TechTarget

Hacktivists target MP's website

An inquiry is underway after the website of Conservative MP David Morris was hacked at the weekend.

An inquiry is underway after the website of Conservative MP David Morris was hacked at the weekend.

David Morris, MP for Morecambe & Lunesdale, said an organisation claiming to represent "Freedom for the Mujahideen" had taken over his website and posted an offensive video.

On Saturday, he tweeted: "My website has been hacked, currently working on the situation, please email or telephone until further notice."

A spokesman for Lancashire Police said: "We received a report from a complainant relating to a website and an investigation is underway."

Morris told the Telegraph that the company that hosts his website had been informed and it was hoped the site would be fixed "as soon as possible".

David Morris's website was still unavailable on Monday morning.

The hacking of websites or computer systems for a politically or socially motivated purpose, known as hacktivism, is becoming increasingly common.

Hactivists use the same tools and techniques as a hacker, but do so in order to disrupt services and bring attention to a political or social cause.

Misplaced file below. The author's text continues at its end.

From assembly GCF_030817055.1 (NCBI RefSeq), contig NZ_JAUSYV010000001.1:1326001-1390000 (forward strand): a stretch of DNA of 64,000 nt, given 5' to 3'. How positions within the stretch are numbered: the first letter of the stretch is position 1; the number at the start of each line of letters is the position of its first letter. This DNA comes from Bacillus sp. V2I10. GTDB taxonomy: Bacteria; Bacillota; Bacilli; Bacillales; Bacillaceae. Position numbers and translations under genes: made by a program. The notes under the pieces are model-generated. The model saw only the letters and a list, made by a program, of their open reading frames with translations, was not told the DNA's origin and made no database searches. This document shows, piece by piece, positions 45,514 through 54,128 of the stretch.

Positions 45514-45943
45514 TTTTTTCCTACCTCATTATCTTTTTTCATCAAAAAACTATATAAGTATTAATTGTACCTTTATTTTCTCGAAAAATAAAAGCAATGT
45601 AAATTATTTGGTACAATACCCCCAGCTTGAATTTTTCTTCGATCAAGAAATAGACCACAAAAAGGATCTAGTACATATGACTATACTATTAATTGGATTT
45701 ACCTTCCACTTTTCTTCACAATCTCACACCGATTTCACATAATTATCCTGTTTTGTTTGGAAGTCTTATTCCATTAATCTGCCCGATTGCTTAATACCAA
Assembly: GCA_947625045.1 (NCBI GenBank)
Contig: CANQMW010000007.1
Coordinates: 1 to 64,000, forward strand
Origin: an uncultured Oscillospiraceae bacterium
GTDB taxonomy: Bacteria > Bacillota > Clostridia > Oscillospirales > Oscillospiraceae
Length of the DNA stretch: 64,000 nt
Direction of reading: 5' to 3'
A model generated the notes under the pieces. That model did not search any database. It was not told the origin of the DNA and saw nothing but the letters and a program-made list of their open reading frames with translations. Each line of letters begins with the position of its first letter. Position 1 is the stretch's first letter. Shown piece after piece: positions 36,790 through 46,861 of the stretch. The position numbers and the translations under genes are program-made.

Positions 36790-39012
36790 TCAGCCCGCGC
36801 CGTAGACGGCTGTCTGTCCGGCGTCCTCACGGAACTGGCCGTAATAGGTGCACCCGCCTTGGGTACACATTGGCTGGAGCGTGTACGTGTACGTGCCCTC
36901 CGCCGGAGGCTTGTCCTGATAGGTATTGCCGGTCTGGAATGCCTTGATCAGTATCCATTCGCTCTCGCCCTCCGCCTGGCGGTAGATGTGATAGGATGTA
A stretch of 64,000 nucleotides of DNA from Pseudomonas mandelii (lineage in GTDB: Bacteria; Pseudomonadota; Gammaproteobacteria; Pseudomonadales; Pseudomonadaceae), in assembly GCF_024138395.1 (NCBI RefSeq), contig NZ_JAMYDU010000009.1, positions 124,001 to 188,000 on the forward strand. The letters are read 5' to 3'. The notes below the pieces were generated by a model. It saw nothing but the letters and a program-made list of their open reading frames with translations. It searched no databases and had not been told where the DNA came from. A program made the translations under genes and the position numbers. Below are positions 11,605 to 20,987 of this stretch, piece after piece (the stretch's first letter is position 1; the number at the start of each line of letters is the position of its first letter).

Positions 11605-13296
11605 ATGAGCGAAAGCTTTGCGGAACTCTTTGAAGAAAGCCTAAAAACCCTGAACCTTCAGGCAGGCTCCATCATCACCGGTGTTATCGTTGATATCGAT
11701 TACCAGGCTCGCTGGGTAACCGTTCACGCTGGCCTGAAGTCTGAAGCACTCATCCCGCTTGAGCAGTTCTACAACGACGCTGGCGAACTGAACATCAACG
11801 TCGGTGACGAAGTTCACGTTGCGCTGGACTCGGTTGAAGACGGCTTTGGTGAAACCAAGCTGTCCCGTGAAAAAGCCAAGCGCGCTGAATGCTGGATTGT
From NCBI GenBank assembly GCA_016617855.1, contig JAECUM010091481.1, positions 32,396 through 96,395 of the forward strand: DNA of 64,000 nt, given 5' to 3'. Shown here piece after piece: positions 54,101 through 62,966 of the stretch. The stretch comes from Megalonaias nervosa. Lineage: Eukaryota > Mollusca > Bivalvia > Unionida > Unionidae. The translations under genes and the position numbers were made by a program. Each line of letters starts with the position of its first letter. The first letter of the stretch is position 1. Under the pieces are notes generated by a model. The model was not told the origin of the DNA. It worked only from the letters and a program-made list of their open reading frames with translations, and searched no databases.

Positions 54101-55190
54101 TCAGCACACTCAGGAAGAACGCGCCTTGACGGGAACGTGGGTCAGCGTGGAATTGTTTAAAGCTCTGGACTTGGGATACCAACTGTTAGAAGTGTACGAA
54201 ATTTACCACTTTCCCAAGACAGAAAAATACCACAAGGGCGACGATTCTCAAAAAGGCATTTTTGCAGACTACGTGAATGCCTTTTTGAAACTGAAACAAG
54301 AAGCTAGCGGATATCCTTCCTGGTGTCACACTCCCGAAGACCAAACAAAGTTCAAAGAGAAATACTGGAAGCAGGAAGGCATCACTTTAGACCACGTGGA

Hacktivism is increasingly viewed as a threat that organisations should defend against, but hacktivists should not require any special attention, according to Amichai Shulman, chief technology officer (CTO) of security firm Imperva.

"Hacktivist attacks are occasional, while criminal attacks are a daily reality for most businesses and other organisations, so they should concentrate on those," Amichai Shulman said.

If businesses are prepared for criminal hackers, they should be prepared for hacktivists because, unlike criminal hackers, hacktivists tend to use standard tools that are easier to defend against, Shulman told Computer Weekly.

"If organisations are taking care of that matter, then hacktivists are not going to be an issue," he said.

The biggest problem, said Shulman, is ignorance of the threat, because it is impossible to defend against something that is not understood.

"Businesses today are under continual attack from cyber criminals, so mitigating against cyber attacks should be part of business as usual," Shulman said.

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